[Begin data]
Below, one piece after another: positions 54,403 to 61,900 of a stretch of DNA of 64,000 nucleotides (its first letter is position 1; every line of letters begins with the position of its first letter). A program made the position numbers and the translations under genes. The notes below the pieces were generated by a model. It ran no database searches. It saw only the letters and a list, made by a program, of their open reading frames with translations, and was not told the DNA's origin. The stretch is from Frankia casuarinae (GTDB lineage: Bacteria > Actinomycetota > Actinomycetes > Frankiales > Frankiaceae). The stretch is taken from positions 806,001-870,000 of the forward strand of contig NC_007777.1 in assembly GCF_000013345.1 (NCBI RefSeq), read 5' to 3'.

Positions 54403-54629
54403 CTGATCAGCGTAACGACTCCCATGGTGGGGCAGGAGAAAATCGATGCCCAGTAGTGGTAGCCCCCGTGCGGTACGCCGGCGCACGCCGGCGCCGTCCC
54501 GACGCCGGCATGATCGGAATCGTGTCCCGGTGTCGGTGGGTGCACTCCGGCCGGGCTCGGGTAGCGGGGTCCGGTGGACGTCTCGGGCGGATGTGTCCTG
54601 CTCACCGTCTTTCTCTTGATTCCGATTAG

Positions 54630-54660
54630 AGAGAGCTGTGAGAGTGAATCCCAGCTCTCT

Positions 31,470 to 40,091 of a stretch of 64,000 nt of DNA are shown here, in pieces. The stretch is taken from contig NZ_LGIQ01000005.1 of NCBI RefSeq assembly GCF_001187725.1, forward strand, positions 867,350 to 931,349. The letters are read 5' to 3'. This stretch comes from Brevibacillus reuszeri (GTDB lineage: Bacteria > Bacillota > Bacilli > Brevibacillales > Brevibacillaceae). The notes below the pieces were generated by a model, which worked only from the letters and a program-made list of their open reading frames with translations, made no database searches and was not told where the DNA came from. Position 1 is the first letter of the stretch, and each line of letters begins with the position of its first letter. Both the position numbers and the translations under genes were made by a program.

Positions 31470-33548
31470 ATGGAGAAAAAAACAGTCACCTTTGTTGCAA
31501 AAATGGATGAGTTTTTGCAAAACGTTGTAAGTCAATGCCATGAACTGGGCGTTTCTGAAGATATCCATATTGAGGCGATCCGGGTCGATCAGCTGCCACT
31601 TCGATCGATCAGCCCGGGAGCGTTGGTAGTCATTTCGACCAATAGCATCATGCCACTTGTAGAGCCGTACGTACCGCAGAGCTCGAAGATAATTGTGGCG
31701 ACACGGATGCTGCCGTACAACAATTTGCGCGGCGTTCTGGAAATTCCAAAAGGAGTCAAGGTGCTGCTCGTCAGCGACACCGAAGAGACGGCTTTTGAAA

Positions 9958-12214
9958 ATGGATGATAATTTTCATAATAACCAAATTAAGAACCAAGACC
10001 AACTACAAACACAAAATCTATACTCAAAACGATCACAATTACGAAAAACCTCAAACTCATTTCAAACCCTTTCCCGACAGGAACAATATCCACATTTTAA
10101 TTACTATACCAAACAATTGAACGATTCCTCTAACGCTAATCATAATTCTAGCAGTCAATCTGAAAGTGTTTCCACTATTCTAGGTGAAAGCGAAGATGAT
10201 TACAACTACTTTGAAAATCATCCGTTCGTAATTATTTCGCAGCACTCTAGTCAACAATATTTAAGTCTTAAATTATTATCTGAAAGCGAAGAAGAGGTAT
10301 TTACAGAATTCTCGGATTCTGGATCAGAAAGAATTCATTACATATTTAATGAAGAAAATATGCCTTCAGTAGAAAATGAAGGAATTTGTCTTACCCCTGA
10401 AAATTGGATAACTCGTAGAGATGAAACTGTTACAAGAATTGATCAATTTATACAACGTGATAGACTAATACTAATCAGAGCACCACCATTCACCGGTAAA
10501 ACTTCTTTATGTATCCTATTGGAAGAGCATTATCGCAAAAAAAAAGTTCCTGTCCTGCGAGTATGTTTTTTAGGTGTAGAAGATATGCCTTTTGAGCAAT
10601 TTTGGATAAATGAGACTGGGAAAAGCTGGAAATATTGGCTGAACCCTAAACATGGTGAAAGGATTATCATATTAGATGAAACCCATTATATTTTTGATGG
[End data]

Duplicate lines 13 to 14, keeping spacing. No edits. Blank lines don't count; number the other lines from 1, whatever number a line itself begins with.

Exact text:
31701 ACACGGATGCTGCCGTACAACAATTTGCGCGGCGTTCTGGAAATTCCAAAAGGAGTCAAGGTGCTGCTCGTCAGCGACACCGAAGAGACGGCTTTTGAAA

Positions 9958-12214